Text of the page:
I recently wrote about our trip to Sedona, Arizona and the fact that the food in the town is, by and large, overpriced and lacking in character. The single standout exception is Elote Café. One of the restaurant’s best dishes is the one from which it took its name: elote (sweet corn).
It is a take on an example of classic Mexican street food, two of them, actually. In the north of Mexico elote is served in a cup with mayonnaise and chile as well as Mexican cheese. In Mexico City, the sweet corn is more likely to be served on the cob with the various condiments slathered on to the customer’s taste. Elote Café’s version is based on fire roasted corn, spicy mayonnaise and cotija cheese.
It’s a terrific dish, one I order just about any opportunity I have to do so. In fact, during my stage at La Justina in Tijuana, I’d made innumerable cups of a different take on the same dish called Elotes en Vaso. The La Justina version is built around corn that is “roasted” on the cob using a blowtorch. While I didn’t come to love this dish just because it gave me an excuse to play with a blowtorch I will confess to having enjoyed that aspect. In fact, essentially the same result could have been achieved by roasting the corn over an open flame (a gas burner would do just fine). After we removed the corn kernals from the cob we gave them a quick sauté with lime juice and chicken stock before serving them in a classic Mexican powder coated aluminum coffee mug that had been treated to a swipe of mayonnaise.
My main problem with the La Justina version was the presentation. While I understood the clear street food reference, it seemed to sell the dish short. The proportion of corn to sauce in the Elote Café version was a bit more than I liked and, while it came to the table in a bowl rather than a mug, the presentation still seemed lacking.
For my version of the dish I went back to the techniques from the La Justina take, adding some spice into the mayonnaise, but presented it differently. The swipe of that mayonnaise along the side of the bowl allows the diner to incorporate as much or as little as he or she likes to balance the acidity of the lime from the corn. I garnished mine with pickled red onions and cilantro leaves.
If using a blowtorch or roasting the corn over open flame intimidates you, don’t do it. Cook the corn in any way that makes you comfortable: roast it in the oven in foil, boil it in water, whatever technique works for you. It will still be a delicious dish.
Elotes en Tazón (Sweet Corn in a Bowl)
Serves 4 – 6
For the Pink Pickled Onions
- 1 red onion, sliced in half moons
- ½ cup red wine vinegar
- 1 cup water
- ¼ cup granulated sugar
- ¼ cup Kosher salt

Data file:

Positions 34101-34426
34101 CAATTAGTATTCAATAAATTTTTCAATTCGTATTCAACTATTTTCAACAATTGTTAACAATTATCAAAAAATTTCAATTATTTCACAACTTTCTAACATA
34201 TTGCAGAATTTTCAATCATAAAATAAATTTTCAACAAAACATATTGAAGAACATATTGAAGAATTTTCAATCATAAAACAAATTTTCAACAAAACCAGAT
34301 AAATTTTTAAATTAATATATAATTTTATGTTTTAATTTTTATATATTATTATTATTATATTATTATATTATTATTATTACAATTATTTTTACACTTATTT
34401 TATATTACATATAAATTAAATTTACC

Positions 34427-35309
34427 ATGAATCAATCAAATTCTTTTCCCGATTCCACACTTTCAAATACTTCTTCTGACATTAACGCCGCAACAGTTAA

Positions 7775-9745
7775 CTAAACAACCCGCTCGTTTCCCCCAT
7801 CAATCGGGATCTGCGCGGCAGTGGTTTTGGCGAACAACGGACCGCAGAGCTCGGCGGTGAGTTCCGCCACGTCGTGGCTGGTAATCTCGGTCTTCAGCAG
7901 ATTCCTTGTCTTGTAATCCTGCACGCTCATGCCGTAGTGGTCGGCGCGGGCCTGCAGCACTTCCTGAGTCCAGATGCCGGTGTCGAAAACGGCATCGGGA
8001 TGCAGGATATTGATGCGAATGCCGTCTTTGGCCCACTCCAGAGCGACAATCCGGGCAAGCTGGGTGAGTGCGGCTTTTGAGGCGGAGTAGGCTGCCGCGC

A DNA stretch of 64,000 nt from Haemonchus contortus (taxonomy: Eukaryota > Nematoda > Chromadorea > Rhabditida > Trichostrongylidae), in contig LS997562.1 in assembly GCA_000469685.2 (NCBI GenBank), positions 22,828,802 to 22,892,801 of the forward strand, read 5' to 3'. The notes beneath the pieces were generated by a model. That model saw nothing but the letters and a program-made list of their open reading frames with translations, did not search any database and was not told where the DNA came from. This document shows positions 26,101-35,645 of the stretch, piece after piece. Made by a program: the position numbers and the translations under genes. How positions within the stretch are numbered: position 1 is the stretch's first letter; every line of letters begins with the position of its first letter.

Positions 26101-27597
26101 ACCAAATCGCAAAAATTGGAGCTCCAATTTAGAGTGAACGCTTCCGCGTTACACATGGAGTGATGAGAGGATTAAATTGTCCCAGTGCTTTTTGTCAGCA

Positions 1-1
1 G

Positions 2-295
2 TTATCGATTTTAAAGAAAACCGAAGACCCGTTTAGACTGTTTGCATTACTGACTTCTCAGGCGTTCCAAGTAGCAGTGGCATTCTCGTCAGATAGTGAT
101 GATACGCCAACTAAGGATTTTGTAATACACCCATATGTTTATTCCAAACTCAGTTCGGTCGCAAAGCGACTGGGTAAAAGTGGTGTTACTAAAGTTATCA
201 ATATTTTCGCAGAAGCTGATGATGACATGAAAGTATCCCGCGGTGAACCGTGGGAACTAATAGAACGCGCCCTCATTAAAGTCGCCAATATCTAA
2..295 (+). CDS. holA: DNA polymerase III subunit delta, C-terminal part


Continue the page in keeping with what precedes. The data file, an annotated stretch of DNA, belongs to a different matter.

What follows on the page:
- 4 garlic cloves, minced
For the Corn
- 6 ears of corn, shucked and silk removed
- 1 tablespoon extra virgin olive oil
- Kosher salt
- Freshly ground pepper
- ½ cup lime juice
- ½ cup chicken (or vegetable) stock
For the Mayonnaise
- 1 clove garlic, peeled and crushed
- 1 teaspoon Kosher salt
- 1 egg plus 1 additional yolk
- 1 ½ cups of grapeseed or other neutral oil
- 1 lime, juiced
- 2-3 tablespoons Tajin (or other chile-lime spice blend or chile spice blend)
For the Garnish
- Grated cotija cheese (Parmigiano-Reggiano is a more expensive but inferior, if more readily available, substitute)
- 8-12 attractive cilantro leaves
- Make the Pink Pickled Onions. Place the onion slices in a metal bowl and cover with boiling water for one minute before draining. Place the remaining ingredients in a saucepan and bring to a boil. Add the sliced onions to the saucepan and let stand for one to two hours. Store in a refrigerator.
- “Roast” the corn. Place the ears of corn on a sheet pan or other heat resistant surface. Using a blowtorch, run the flame up and down each the ears until early all of the kernels of each ear of corn are blackened. Alternatively, roast each of the ears over an open gas burner until the same effect is achieved.
- Make the Mayonnaise. Place the garlic and salt in the bowl of a food processor fitted with the “S” blade. Pulse the processor until the garlic is pulverized, about 10 or 15 seconds. Add the egg and egg yolk to the bowl of the processor and process until fully integrated, about five seconds. Slowly, almost drip by drip, drizzle in the oil until it is fully incorporated and the sauce fully emulsified. Add in the lime juice and process to fully combine. Remove about half the sauce, reserving it for another purpose. Add in half the Tajin and process to combine. Taste the sauce. If you want more heat and salinity add more Tajin. If you want more heat, but not more salt, add in a hot sauce of your choice.
- Finish cooking the corn. Cut the kernals of corn off the cobs. Heat the olive oil in a large sauté pan over high heat. When you see convection lines (think waves) in the oil add the corn kernels and season with salt and freshly ground pepper. Cook for a moment to combine and then add in half the lime juice and half the stock. Continue cooking the corn until the liquids evaporate. Taste the corn. If it needs more acidity add in more lime juice. If it is overly acidic add more stock. Continue cooking to evaporate any remaining liquid.
- Plate the Dish. Spoon two tablespoons of spicy mayonnaise on the inside rim of a shallow soup bowl. Using a spatula, wooden spoon or serving spoon swipe around the rim of the bowl spreading out the mayonnaise. Ladle about half a cup of corn kernals in the center of the bowl. Top the kernals with grated cotija cheese, two to three pickled onion